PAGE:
I’ve no idea what it is about Portland that attracts interesting inventors, but we seem to have more than our fair share. Read More
Sure, sure. Portland is the de facto hub of open source. That’s no secret. But some things are. Like all that open sourcey knowledge you have crammed into your brain. That’s not right to be keeping all of that awesome open sourceness to yourself, is it?
The correct answer is “No. No it isn’t.”
But how do we share that knowledge effectively? Well, there’s no better opportunity to share what you know than speaking at conferences. And right now, you can throw your hat in the ring for two big open source opportunities: Open Source Bridge and Linuxfest Northwest. Read More
[HTML2]It’s Thursday and that means it’s time to unveil a new version of memePDX, Portland tech news for those short on time and attention. And you’ll be happy to hear that we took your feedback to heart. We tried to keep it shorter and we tried to keep it more local.
Now there’s still some national stuff going on this week. But for the most part Cami Kaos and I are talking about Portland stuff like WordCamp Portland, Second Porch, LinuxCon, Linux Plumbers Conference, Google teaching computers to read, and I made $384 or $484 yesterday thanks to Twitter.
So without further ado, let’s get to it. Read More
This may come as a shock to you but any number of people—even completely mediocre bloggers—wind up with people impersonating them on blogs, Twitter, and the like. No. I’m serious. I mean, that’s why Twitter did that whole “verified” thing.
And the bar by which all imitators are measured? Fake Steve Jobs.
Well, leave it to Portland’s newest open source event—LinuxCon—to take the idea of online impersonation and make it more—well—open. Would you expect anything less? Now, four Linux community leaders will be vying for the title of Fake Linus Torvalds. Read More
[HTML2]There are usually three things for which I like to claim that Portland serves as the “de facto hub“: open source, OpenID, and mobile.
And tonight, two of those worlds collide—open source and mobile—thanks to Mobile Portland and Moblin, an open source project for mobile development hosted by the Linux Foundation. And it’s not just for phones. It’s for netbooks, as well.
Next week, we’ll dive headlong into the first ever Open Source Bridge conference. But that doesn’t mean Portland’s open source event fun is over for this year. We’ve got Linux Plumbers Conference and LinuxCon coming up in September.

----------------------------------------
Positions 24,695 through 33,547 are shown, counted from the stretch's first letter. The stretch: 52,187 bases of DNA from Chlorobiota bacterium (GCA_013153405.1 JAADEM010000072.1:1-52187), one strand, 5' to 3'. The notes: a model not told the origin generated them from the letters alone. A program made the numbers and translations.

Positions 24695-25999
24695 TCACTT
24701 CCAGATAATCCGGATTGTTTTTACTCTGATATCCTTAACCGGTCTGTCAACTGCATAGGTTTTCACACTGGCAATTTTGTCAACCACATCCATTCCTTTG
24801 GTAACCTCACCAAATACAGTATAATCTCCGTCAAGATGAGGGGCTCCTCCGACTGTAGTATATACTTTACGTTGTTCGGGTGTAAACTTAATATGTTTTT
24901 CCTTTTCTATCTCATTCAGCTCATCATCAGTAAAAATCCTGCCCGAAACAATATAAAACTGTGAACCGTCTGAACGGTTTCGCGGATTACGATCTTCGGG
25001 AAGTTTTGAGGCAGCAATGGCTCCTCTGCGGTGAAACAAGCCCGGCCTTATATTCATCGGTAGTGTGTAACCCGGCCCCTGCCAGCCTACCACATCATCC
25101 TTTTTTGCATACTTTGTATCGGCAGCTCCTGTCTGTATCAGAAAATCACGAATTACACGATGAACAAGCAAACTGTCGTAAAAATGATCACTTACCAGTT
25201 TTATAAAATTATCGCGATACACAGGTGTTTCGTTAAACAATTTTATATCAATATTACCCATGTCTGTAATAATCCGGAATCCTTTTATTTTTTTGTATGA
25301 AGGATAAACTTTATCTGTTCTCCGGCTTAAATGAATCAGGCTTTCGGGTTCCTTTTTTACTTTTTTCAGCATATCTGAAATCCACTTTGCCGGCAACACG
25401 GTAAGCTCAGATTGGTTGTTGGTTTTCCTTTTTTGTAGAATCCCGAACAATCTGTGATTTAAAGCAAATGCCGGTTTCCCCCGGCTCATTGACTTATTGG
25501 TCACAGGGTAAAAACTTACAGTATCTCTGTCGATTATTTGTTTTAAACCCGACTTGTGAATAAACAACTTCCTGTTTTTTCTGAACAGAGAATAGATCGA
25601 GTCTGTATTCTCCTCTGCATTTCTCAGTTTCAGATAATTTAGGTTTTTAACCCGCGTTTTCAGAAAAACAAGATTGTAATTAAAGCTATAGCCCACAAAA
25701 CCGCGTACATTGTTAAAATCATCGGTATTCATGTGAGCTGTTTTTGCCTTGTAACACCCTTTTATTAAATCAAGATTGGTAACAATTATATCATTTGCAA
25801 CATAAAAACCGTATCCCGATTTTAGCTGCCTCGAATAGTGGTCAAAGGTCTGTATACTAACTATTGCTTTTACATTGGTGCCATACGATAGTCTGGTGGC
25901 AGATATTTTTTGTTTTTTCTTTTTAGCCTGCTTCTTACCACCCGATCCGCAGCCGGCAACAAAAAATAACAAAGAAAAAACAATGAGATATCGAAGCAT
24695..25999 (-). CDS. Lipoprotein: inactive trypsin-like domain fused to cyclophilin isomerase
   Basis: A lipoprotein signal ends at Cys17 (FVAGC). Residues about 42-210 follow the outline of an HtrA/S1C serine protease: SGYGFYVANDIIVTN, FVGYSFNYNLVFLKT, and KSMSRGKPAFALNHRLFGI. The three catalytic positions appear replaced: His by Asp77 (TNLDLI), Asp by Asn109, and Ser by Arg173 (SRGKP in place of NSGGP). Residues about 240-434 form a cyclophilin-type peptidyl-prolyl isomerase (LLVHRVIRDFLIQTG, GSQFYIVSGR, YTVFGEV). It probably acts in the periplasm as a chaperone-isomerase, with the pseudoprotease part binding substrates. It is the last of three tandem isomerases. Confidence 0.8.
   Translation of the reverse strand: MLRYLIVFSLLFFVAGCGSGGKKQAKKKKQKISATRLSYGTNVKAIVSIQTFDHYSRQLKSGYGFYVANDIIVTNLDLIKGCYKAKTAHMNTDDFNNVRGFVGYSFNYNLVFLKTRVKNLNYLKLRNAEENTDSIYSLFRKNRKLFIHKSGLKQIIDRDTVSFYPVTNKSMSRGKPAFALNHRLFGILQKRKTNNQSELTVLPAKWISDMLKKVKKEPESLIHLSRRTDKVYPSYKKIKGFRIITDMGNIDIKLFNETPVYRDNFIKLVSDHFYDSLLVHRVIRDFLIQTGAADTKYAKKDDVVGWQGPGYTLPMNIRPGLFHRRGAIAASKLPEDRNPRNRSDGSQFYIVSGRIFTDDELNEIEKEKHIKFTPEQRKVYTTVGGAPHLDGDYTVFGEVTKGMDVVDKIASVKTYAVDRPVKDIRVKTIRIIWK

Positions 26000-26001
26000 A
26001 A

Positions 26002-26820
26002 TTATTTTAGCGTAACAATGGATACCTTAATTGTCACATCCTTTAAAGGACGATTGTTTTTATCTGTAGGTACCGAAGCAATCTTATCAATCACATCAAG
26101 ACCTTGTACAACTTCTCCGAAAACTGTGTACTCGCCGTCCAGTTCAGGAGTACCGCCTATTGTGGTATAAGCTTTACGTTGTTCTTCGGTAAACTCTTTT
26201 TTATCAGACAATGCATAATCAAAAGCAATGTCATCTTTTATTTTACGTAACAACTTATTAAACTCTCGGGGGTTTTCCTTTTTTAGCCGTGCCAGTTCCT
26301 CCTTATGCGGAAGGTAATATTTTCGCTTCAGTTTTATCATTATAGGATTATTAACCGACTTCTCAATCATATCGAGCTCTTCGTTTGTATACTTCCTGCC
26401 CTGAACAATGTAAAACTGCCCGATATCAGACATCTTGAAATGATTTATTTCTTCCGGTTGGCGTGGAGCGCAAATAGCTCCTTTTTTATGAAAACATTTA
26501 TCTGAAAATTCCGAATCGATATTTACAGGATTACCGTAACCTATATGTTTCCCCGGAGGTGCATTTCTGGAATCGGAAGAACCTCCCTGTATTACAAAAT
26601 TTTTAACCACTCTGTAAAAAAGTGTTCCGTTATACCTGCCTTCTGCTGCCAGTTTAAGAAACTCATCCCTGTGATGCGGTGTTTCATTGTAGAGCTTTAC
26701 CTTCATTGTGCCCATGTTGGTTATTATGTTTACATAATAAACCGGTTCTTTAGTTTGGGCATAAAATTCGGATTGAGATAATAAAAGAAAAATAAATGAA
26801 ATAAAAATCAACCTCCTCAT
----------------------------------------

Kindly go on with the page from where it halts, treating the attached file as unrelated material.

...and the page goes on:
September? Why am I talking about it now, then? Well, if you’re doing some interesting things with Linux, Linux Plumbers is really interested in hearing you talk about it. But you have to submit your talk by June 15th. Read More
When people start conversations about Portland, Oregon, being a hub of open source, the conversation inevitably turns to one particular topic “Well, you know, Linus Torvalds lives in Portland.”
It’s played like a trump card. And while this is factually correct, it’s a little misleading. You see, Linus doesn’t often make local appearances. He’s here, but he’s not here. If you catch my drift.
And that’s why the news that Linus is going to speak at the inaugural LinuxCon in Portland is such big news: because we’re actually going to get to see that person who we often use as a defense for our open source cred. Read More
Portland remains the place-to-be for this year’s sold-out Linux Plumbers Conference, a gathering of more than 300 folks who have a deep interest in the inner recesses of the popular open-source operating system created by Portland-area resident, Linus Torvalds.
Jonathan Corbet calls this the “kernel ecosystem”. We call it the “plumbing,” a collection of essential interfaces and services provided by the libraries, kernel, and utilities that make up a Linux system. Currently, when a problem exists that involves both kernel and user space, a developer must attend several different conferences to discuss the problems face-to-face with other key developers. As a result, problems crossing multiple subsystem boundaries are more difficult to solve than those within a subsystem.
Opening sessions begin today, with the bulk of the event happening September 17 – 19 at PSU’s Smith Memorial Center.
The Linux Plumbers Conference is underwritten by The Linux Foundation and organized in partnership with The Linux Foundation, Portland State University and community volunteers. For more information, visit Linux Plumbers Conference.